Wolfgang Amadeus Mozart was a child prodigy in music. By his fifth birthday, he played the piano. Before he was twelve, he had composed several sonatas, concertos, and symphonies. During his teens, he mastered the piano, violin, and harpsichord and performed his first major opera, Mitridate. At fifteen, he was appointed as the concert master in the orchestra of the Archbishop of Salzburg. He did not receive a formal education but learned Latin, Italian, French and a little English that became very helpful in his travels. He was a brilliant composer of Classical symphonies, opera, chamber music, and sonatas and whose works are ranked among the greatest ever produced.
One of the most popular examples of Mozart's work was Eine Kleine Nachmusik, a Serenade for a string quartet consisting of four movements. The first movement was a Fast Sonata, a two-part tonal structure in three main sections.
It was important to provide an upbeat piece for the first movement as an emotional high point to grab the listener's attention and was common in 18th century compositions. The second movement was a Slow Rondo; a piece of music with a repetitive main theme separated by contrasting sections. During the third movement, a Dance Minuet, the pace of the music quickens. In the fourth movement, a Fast Rondo, the music becomes repetitive again but is faster paced to end the work with a high point.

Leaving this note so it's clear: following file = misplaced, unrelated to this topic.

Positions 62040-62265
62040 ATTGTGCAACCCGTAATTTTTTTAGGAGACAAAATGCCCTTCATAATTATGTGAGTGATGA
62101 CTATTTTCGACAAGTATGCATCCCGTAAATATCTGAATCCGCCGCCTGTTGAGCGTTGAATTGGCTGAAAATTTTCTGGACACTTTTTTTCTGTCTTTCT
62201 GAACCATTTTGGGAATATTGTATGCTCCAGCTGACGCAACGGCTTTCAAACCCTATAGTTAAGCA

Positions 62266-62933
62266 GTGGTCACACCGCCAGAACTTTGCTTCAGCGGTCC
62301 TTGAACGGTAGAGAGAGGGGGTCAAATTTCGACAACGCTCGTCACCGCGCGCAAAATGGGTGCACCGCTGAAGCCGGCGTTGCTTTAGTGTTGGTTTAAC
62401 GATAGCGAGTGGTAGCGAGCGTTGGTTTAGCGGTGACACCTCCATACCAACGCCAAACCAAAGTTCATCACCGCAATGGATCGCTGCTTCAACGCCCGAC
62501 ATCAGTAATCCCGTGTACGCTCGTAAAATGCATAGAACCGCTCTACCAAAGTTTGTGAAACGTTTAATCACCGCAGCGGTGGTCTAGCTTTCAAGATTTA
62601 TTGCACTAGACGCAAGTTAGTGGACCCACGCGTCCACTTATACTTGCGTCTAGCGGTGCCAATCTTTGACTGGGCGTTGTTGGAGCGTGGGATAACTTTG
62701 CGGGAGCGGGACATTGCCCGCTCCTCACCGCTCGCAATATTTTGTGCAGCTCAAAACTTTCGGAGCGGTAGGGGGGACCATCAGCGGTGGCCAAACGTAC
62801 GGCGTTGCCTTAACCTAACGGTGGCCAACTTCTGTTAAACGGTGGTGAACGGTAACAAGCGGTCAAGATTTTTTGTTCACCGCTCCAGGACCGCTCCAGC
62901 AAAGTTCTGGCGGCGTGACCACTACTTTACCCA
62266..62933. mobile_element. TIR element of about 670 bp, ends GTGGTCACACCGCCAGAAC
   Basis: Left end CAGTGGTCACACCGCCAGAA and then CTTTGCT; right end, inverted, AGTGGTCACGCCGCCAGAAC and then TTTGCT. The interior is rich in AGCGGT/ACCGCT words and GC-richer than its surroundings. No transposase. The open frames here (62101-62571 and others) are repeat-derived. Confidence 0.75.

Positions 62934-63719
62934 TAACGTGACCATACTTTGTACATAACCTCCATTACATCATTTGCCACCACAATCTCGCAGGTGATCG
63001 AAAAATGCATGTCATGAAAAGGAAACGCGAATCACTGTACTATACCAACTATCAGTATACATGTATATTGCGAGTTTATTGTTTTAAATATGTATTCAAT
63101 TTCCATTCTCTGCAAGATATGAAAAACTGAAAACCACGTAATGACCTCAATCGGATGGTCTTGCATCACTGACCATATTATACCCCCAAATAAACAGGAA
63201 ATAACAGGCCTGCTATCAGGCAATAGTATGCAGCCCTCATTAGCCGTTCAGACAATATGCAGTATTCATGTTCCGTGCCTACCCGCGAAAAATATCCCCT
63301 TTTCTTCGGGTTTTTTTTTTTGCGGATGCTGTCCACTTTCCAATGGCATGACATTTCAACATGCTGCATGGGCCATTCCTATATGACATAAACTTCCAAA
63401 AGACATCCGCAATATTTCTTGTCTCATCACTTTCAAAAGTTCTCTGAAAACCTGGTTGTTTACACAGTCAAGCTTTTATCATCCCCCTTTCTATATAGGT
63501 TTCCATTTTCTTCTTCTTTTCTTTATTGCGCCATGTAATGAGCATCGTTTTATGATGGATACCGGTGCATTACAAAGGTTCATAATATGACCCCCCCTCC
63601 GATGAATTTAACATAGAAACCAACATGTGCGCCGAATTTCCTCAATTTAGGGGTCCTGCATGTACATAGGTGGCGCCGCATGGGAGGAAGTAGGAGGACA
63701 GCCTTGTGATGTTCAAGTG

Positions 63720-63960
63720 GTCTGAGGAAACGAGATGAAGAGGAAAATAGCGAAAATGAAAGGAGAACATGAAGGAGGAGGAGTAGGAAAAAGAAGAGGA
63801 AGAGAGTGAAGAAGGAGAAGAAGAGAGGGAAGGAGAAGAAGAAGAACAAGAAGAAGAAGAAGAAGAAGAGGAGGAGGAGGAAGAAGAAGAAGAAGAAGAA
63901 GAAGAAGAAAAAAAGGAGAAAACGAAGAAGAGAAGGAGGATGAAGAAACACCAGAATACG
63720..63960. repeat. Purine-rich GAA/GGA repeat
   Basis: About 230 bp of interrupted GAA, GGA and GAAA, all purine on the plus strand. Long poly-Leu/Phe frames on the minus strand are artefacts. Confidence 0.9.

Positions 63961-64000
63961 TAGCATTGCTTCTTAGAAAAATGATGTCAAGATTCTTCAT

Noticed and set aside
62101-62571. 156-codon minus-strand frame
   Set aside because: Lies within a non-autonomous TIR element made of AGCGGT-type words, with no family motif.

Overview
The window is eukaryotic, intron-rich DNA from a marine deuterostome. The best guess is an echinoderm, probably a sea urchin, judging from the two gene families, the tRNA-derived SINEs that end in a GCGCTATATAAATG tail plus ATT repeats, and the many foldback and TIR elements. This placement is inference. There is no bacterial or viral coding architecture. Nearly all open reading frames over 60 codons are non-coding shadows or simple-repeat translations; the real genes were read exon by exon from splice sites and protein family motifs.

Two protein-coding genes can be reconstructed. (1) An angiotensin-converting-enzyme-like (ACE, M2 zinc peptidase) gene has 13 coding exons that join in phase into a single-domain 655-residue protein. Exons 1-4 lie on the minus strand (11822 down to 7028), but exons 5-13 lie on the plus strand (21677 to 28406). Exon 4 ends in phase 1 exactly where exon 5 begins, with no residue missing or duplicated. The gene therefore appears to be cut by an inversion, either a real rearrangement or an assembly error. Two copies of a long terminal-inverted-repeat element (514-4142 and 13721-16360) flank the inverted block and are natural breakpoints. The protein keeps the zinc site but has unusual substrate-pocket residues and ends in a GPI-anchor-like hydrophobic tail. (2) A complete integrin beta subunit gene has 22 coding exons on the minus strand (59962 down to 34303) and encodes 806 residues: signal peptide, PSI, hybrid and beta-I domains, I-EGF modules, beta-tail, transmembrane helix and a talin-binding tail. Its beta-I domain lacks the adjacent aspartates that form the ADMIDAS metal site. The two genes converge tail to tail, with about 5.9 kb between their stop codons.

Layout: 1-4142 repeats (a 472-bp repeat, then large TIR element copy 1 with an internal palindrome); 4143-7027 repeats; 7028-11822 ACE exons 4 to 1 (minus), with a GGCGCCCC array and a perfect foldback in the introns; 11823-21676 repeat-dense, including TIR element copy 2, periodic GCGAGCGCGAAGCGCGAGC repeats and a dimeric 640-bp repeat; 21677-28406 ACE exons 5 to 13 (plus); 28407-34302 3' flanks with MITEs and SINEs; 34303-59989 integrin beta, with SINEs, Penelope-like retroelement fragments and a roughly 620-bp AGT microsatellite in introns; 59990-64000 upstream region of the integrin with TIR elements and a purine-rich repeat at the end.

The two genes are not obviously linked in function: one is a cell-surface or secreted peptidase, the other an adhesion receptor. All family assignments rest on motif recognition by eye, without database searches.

In 1787, he was hired to write an opera to be produced in Prague. Together with Lorenzo Da Ponte, they produced Don Giovanni, a two part opera about the love affairs of a Don Juan type character; a fictitious lover lacking sexual restraint. It was well received yet the reviews often mentioned problems associated with the difficulty of execution, a problem with the...